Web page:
The industry has embarked on a campaign to change your values based on Beverly Hills qualifications. While its not talked about openly, a few major power brokers can't help but foam at the mouth when criticized for peddling sleaze. Critics of coarsened values perpetuated by the Disney Company were called "nuts," foolish," and "like Hitler" by none other than Disney Chairman Michael Eisner. Just ten years ago you would not have heard such comments from the head of an entertainment conglomerate - especially Disney.

          Webster's New World Dictionary defines the word coarse: rough, harsh, vulgar, crude, gross, lack of culture and good taste. That definition now applies to many entertainment titles in feature films, television, videos, and video games, as well as music; with notable exceptions in all categories. It's the notable exceptions that Hollywood rarely applauds. In fact, many movie critics find coarsened values in entertainment as the sign of a "serious work of art." Is Hollywood playing to the movie critics or to the movie-going public?

          The coarsening of values began quickly after the start of the ratings system instituted by Jack Valenti in 1968. And Hollywood has been raising the bar even higher for at least 30 years, but moreso in the decade of the 90's. Its appearance covers all genres from comedy, drama, and especially horror films with such recent films as the "Scream" series by Disney's own Miramax division. [In fact, "Scream 3" garnered nearly 35 million over the weekend while playing in 3,467 theatres nationwide. Consider that it is rated "R" - restricted to those under 17 - and yet the majority of those paying at the box office are teens under 17. More evidence that the current ratings system is a dismal failure and needs overhaul.]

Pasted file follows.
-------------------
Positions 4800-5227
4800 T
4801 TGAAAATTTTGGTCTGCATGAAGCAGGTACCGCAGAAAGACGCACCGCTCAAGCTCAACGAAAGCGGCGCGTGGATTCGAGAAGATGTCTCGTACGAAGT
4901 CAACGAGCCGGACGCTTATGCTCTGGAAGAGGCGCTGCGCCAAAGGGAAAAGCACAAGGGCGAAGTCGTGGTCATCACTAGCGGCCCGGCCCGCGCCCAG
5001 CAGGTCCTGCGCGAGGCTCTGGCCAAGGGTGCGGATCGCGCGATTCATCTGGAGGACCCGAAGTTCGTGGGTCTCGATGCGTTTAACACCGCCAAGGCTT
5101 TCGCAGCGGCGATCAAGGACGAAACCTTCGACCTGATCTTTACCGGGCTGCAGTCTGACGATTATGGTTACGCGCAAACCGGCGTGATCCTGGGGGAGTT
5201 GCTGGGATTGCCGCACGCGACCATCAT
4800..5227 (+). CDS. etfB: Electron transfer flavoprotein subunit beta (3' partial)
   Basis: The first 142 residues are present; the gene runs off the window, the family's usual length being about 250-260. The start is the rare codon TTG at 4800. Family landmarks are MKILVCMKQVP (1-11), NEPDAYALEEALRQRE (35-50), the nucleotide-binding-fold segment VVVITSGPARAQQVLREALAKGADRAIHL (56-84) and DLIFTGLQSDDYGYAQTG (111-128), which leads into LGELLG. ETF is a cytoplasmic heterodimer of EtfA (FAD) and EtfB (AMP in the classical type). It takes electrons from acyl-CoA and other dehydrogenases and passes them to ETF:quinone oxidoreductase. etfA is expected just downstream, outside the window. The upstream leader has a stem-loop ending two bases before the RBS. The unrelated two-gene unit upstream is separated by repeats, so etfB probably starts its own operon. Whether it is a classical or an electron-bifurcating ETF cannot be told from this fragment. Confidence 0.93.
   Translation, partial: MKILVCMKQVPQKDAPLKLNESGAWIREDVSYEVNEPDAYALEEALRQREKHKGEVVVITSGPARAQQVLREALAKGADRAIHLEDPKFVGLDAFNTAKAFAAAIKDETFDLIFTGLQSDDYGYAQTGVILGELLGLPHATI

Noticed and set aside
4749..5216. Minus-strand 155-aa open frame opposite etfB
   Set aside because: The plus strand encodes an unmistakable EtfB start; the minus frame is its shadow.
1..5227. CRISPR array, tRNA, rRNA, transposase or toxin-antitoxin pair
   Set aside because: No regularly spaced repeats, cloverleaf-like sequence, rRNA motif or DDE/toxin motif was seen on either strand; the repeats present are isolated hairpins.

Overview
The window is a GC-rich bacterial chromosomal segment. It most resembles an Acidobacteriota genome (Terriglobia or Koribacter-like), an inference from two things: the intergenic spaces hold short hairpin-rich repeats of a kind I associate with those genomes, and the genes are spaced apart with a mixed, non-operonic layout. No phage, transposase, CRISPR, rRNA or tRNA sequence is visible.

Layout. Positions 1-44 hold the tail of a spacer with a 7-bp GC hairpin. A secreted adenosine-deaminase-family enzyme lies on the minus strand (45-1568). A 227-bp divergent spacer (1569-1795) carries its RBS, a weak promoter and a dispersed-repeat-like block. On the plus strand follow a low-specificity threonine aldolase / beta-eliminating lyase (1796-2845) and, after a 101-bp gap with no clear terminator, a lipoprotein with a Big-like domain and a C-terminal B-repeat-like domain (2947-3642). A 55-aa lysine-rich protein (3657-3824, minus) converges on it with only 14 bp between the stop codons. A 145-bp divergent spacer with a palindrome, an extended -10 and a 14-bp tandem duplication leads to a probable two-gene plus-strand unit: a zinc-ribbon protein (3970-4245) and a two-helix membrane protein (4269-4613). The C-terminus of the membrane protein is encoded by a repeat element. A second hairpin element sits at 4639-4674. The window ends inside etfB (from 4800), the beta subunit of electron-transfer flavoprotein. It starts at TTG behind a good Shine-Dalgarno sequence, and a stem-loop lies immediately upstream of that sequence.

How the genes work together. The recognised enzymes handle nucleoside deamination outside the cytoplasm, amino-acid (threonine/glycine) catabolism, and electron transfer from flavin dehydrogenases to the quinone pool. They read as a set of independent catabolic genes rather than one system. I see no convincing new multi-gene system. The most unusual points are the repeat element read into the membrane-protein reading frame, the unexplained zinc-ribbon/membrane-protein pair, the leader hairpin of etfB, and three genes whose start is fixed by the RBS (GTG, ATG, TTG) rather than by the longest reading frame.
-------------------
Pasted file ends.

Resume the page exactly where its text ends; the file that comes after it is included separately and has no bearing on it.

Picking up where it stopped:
The industry has managed to eliminate the harsh term "horror" in favor of what they call "fright films" where the main theme is fear. What Hollywood doesn't want you to know is that they are promoting fear as "fun" to increasingly younger audiences. The roots of this fear can be traced back to the original "Halloween" and "Friday the 13th." For the first time, mainstream studios were marketing an extreme form of violence as "fear and fun films." But, each passing year saw more graphic depictions of decapitations, bloody stabbings, bodily dismemberment, shattered skulls, and exploding human bodies. New Line Cinema and Miramax, long recognized as irresponsible filmmakers, have been leaders in this pack.

          "The harmful effect is the cumulative impact," according to Professor Greg Smith of Dickinson College. Constant exposure to "frightening images of destruction or harm" doesn't always lead children to imitate what they see, but it does have a coarsening effect that makes children and even adults "more callous toward one another." And television has not escaped "coarsened values" with Fox being among the leaders. Writing about the Fox series "Action," columnist George Will wrote that the show "is evidence of how frantically producers now strain in search of something that can startle - never mind shock - America's desensitized audiences." He adds, "Some mediocre and even some excellent entertainment that is not offered on the four major networks seems to tempt those networks toward coarseness. Over-the-air [broadcast] television is lurching deeper into vulgarity to compete with limited access TV, such as HBO, that properly feels freer to depict sex and violence." In fact, HBO largely marketed itself as showing movies and shows "you won't see on regular TV" and has been dropped by many former subscribers because of its foray into softcore pornography and profanity after midnight with shows like "Real Sex" and "Chris Rock."

          Value manipulation and its resulting coarse values is the insipid campaign now being waged by the entertainment industry. It is the secret that Hollywood doesn't want you to know!